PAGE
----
Of course, I double-checked with UHC beforehand just to make sure and confirmed nothing had yet been submitted by Minimed in the past month. Phoning Minimed, I was told the same story. Asked for proof, they argued, I demanded it again, they argued, then finally went to find a supervisor since I’d demanded one three times already. After a 38 minute discussion, the call again was lost. I fumed, but had more time this round. Called back, got same person, and then demanded the same supervisor.

That’s when they apparently “figured out” that there has been some billing department issues on their end and they hadn’t actually sent out my claim to UHC until late the past week. Again, I demanded confirmation of this and soon enough got a fax showing the submission date. Within a week or so, the insurance company should begin processing this to calculate my claim and deductible amounts that apply.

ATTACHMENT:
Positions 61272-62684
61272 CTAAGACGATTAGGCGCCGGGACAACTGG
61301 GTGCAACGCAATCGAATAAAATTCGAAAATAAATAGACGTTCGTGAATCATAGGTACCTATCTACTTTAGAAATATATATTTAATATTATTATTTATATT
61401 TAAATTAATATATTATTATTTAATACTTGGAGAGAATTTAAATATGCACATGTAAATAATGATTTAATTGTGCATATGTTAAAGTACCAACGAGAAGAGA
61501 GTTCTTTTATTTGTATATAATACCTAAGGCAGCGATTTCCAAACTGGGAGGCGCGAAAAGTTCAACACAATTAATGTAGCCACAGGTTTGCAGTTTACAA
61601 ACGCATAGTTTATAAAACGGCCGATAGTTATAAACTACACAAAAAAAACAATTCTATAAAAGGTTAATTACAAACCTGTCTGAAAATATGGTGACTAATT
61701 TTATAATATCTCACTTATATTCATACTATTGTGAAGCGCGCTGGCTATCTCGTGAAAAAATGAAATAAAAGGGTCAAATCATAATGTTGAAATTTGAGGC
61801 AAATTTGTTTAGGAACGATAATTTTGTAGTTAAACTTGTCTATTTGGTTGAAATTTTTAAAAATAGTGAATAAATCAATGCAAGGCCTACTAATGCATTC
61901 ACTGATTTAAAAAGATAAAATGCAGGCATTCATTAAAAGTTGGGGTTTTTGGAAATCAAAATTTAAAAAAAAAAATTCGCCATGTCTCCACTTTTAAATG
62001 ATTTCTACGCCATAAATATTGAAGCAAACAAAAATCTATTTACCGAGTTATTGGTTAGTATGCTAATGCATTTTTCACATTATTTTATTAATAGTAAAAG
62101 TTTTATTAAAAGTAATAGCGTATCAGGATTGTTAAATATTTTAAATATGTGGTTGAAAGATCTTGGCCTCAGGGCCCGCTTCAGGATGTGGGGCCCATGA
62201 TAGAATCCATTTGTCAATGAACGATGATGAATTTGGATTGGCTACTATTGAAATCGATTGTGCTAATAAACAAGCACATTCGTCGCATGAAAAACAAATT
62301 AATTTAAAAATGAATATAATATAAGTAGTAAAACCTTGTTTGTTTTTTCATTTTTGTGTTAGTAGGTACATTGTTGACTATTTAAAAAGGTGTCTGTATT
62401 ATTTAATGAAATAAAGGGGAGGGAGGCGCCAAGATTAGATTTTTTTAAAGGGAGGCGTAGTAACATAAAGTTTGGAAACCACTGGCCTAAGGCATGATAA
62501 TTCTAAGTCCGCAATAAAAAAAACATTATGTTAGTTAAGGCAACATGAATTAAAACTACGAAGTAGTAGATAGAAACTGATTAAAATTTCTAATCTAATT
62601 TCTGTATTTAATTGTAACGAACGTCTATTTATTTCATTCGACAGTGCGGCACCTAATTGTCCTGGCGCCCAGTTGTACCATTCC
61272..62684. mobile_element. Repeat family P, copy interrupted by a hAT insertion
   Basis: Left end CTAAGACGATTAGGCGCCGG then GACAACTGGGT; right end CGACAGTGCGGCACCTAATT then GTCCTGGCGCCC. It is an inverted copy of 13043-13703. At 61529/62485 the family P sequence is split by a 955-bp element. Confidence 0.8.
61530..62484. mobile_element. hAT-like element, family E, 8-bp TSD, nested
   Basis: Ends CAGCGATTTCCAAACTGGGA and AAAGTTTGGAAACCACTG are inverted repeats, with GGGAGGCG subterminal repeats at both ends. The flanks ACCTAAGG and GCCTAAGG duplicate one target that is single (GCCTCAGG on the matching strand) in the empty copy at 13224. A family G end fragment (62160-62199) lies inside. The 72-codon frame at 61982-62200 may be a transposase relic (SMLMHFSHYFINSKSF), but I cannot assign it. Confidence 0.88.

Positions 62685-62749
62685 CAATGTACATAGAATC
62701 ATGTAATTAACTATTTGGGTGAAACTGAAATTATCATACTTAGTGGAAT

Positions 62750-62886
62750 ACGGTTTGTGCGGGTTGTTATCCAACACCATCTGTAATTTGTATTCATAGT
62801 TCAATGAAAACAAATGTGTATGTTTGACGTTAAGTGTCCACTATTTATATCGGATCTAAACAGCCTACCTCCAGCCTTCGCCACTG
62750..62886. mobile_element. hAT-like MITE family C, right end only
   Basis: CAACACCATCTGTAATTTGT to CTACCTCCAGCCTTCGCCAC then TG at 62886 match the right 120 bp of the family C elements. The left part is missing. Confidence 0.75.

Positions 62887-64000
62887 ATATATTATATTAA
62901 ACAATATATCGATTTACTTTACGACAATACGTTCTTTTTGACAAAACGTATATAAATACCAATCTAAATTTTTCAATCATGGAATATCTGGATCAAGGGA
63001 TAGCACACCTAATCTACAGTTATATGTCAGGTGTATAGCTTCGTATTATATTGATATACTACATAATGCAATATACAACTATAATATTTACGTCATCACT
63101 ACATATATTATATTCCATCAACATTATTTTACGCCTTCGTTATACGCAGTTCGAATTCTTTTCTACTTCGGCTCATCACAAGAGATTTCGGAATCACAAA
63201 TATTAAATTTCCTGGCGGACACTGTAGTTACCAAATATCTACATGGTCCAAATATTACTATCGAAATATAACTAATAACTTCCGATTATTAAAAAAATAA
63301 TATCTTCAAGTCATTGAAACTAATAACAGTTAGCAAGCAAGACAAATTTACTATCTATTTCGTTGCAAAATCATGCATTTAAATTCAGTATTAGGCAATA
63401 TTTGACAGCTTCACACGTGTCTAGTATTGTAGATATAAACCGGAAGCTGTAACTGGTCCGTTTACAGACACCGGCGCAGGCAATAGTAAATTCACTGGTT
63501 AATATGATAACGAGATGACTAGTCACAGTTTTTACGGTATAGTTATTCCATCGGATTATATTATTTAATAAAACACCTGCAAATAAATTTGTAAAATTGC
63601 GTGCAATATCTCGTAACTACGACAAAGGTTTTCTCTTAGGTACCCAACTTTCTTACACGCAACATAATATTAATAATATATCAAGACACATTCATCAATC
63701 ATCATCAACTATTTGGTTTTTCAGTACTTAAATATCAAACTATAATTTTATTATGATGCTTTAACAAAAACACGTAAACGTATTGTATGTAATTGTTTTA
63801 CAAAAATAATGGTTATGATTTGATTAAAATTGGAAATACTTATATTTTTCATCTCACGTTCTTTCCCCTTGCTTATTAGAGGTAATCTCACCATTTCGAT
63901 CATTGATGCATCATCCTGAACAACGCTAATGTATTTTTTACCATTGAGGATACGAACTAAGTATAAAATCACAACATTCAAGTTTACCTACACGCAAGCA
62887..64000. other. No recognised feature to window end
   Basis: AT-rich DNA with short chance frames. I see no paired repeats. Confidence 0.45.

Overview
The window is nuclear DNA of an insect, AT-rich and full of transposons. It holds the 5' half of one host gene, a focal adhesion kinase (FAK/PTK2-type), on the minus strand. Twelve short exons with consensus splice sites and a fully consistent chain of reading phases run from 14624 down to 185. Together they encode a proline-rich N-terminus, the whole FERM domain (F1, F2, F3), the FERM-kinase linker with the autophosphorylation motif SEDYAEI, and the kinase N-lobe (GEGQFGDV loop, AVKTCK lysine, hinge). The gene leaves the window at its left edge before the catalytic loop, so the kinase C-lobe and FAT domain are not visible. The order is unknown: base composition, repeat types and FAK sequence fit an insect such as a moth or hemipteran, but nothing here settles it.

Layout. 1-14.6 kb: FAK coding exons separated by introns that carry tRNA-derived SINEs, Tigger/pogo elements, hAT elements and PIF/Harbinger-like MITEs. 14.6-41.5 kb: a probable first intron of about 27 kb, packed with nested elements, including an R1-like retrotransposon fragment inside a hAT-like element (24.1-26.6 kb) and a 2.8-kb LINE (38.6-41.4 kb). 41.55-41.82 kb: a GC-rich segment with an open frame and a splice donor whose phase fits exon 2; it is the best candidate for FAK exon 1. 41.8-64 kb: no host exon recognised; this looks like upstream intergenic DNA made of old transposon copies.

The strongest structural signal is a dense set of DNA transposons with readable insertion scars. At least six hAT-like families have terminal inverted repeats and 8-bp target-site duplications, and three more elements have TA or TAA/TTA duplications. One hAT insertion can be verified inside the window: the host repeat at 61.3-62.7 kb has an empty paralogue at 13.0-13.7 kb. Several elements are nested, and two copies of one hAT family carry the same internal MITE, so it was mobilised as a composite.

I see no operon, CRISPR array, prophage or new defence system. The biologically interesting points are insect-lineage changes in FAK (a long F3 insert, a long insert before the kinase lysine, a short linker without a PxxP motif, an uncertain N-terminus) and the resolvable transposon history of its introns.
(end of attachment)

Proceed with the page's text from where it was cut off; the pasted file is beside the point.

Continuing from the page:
So, basically, I lost three weeks I’d planned on having thanks to some “billing department issues” and then two lying representatives.

(Sigh).

Seriously. Why is it so difficult to tell me where my claim processing stands, so that I might actually plan ahead?

It’s bad enough my deductible-year starts in January while my Flex Account year starts in June, and I must navigate that stupidity in my medical payment planning. But you have to add even more delay and hassle on top of that?

Please, don’t lie to me. Chances are, I’ve already covered my bases and know you’re lying. Don’t tell me that you used to work at an insurance company so you “know more than I do.” I’d be willing to put money on that, and I bet I can get you fired before you can screw with my claim status even more.

(Yes, I realize that this mentality is likely why I’m blacklisted by most insurers and red flags and alarms start wailing when my name appears on the screen.)